Towson (Bellona) Office

Phone: 410-337-7900
Fax: (410) 337-5321
8322 Bellona Ave.
Suite 100
Towson, MD 21204
UM St. Joseph Medical Center / Scoliosis and Spine Center

Phone: 410-337-8888
Fax: (410) 823-4833
7505 Osler Drive
Suite 104
Towson, MD 21204-7737

Bel Air Office

Phone: 410-337-7900
Fax: (410) 569-3551
201 Plumtree Rd
Suite 301
Bel Air, MD 21015
Rosedale Office

Phone: 410-337-7900
Fax: (410) 391-8084
9110 Philadelphia Rd
Suite 308
Rosedale, MD 21237
Havre de Grace Office

Phone: 410-939-4500
Fax: (410) 575-6437
508 Lafayette St
Havre de Grace
MD 21078
 

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WHAT'S NEW

April 6, 2017

Total Hip Replacement: Is the Direct Anterior Approach the Best Option?

 

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Call Towson Orthopaedic Associates:
Main Number: (410) 337-7900

UM St. Joseph Medical Center / Scoliosis & Spine Center: (410) 337-8888

Trigger Finger Treatment

Deriving its name from the shape the finger takes when pressing the trigger of a pistol, trigger finger occurs when the tendon that allows the finger to bend and straighten becomes inflamed and swollen, thus restricting movement through the tendon sheath. While normally the tendon can glide smoothly through this band of tissue, the swollen area can make this movement painful, difficult, and even impossible. Successful straightening and bending of the finger usually will be accompanied by a popping or snapping sound as the swollen nodule is forced through the sheath. In most instances, trigger finger develops as a result of a repetitive motion, such as flicking a lighter or playing an instrument, that requires the thumb and fingers to move often. However, any forceful thumb or finger movement, as well as sustained grasping, can lead to trigger finger.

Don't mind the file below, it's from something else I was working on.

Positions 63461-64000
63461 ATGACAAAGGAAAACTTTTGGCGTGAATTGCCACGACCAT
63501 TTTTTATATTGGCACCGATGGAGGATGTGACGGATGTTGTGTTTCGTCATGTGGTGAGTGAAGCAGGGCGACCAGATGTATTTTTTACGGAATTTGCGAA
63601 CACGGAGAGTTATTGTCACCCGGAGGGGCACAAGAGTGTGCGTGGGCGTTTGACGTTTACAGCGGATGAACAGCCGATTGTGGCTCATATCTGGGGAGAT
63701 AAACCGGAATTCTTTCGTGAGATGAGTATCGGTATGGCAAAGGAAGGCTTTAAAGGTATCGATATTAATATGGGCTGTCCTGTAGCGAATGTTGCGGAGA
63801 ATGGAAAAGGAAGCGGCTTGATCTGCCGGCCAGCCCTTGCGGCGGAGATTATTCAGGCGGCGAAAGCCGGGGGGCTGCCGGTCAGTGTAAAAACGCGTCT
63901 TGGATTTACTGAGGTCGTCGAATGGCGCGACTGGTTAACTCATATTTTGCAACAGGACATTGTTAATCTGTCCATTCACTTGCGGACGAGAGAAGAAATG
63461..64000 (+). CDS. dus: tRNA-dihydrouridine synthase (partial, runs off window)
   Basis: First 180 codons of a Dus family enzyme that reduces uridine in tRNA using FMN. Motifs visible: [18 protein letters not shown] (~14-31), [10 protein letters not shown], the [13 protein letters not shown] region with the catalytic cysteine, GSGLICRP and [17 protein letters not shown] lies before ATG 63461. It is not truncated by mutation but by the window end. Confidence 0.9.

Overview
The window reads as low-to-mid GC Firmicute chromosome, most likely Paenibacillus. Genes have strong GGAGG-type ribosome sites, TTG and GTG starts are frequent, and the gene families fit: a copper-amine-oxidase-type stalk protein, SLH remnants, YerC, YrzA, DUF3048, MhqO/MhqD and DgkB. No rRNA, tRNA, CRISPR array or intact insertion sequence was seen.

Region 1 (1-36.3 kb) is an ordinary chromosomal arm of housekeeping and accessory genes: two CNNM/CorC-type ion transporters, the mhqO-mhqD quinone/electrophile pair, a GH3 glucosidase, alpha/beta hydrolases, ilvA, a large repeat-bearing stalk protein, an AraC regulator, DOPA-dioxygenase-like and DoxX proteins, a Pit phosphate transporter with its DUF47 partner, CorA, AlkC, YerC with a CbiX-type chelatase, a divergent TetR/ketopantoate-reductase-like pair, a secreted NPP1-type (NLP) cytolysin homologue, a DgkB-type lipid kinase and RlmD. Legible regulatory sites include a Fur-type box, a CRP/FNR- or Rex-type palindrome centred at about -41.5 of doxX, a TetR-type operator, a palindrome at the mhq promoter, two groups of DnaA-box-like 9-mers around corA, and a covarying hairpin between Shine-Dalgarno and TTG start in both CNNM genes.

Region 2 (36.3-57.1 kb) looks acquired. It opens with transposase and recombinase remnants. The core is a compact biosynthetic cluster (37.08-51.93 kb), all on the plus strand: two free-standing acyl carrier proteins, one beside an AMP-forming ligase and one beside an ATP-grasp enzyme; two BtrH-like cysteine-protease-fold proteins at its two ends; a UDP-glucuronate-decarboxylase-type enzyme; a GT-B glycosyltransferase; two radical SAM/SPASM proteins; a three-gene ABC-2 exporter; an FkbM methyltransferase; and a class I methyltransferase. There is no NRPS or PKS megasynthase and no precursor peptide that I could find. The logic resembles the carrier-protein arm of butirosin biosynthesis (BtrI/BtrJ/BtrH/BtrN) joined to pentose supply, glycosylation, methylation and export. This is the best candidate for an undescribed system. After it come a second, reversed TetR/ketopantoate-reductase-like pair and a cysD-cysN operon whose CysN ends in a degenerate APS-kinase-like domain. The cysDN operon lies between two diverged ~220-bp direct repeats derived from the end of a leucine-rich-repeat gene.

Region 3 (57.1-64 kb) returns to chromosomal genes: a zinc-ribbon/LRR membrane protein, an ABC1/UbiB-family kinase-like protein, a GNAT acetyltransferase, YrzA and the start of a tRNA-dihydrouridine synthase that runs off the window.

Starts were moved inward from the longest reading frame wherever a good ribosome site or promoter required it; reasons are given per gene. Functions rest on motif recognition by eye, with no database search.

finger-painIf you’re experiencing the discomfort and reduced functionality of trigger finger, our skilled orthopaedic hand surgeons offer a range of non-surgical and surgical options that may be able to help. For more information about trigger finger and our treatment methods or to schedule a consultation with one of our physicians, please contact us today.

Non-Surgical Treatments for Trigger Finger

The first sign of trigger finger often will be soreness located at the base of the affected finger or thumb. You may also notice a catching sensation followed by a clicking or popping sound when you bend or straighten the finger. As the condition worsens, the pain may increase and the finger could lock in either a straight or bent position. Fortunately, non-surgical treatment can often provide substantial relief and possibly eliminate the symptoms of trigger finger. Non-invasive methods, such as resting the finger and taking anti-inflammatory medication, may be sufficient to alleviate your concern. In other cases, splinting, steroid injections, and physical therapy may be recommended. In the event that conservative options prove ineffective, your orthopaedic physician may suggest a surgical approach.

Surgical Options for Trigger Finger

If you’ve been suffering with trigger finger for a long period of time or have developed the condition as a result of diabetes, non-surgical treatment options may not be as successful. Our orthopaedic surgeons are extensively trained in the latest minimally invasive endoscopic techniques, which can help you to heal faster than traditional open surgery. If after trying more conservative methods your symptoms continue, we can perform an operation to widen the tendon sheath. Recovery typically will be brief and you may be able to move your fingers normally again immediately following the operation. Depending on your level of stiffness, we may also recommend physical therapy following the procedure.

If you have additional questions about trigger finger and how we can help you relieve your symptoms and improve finger function, or if you would like to schedule a consultation with one of our surgeons, please contact our office today.

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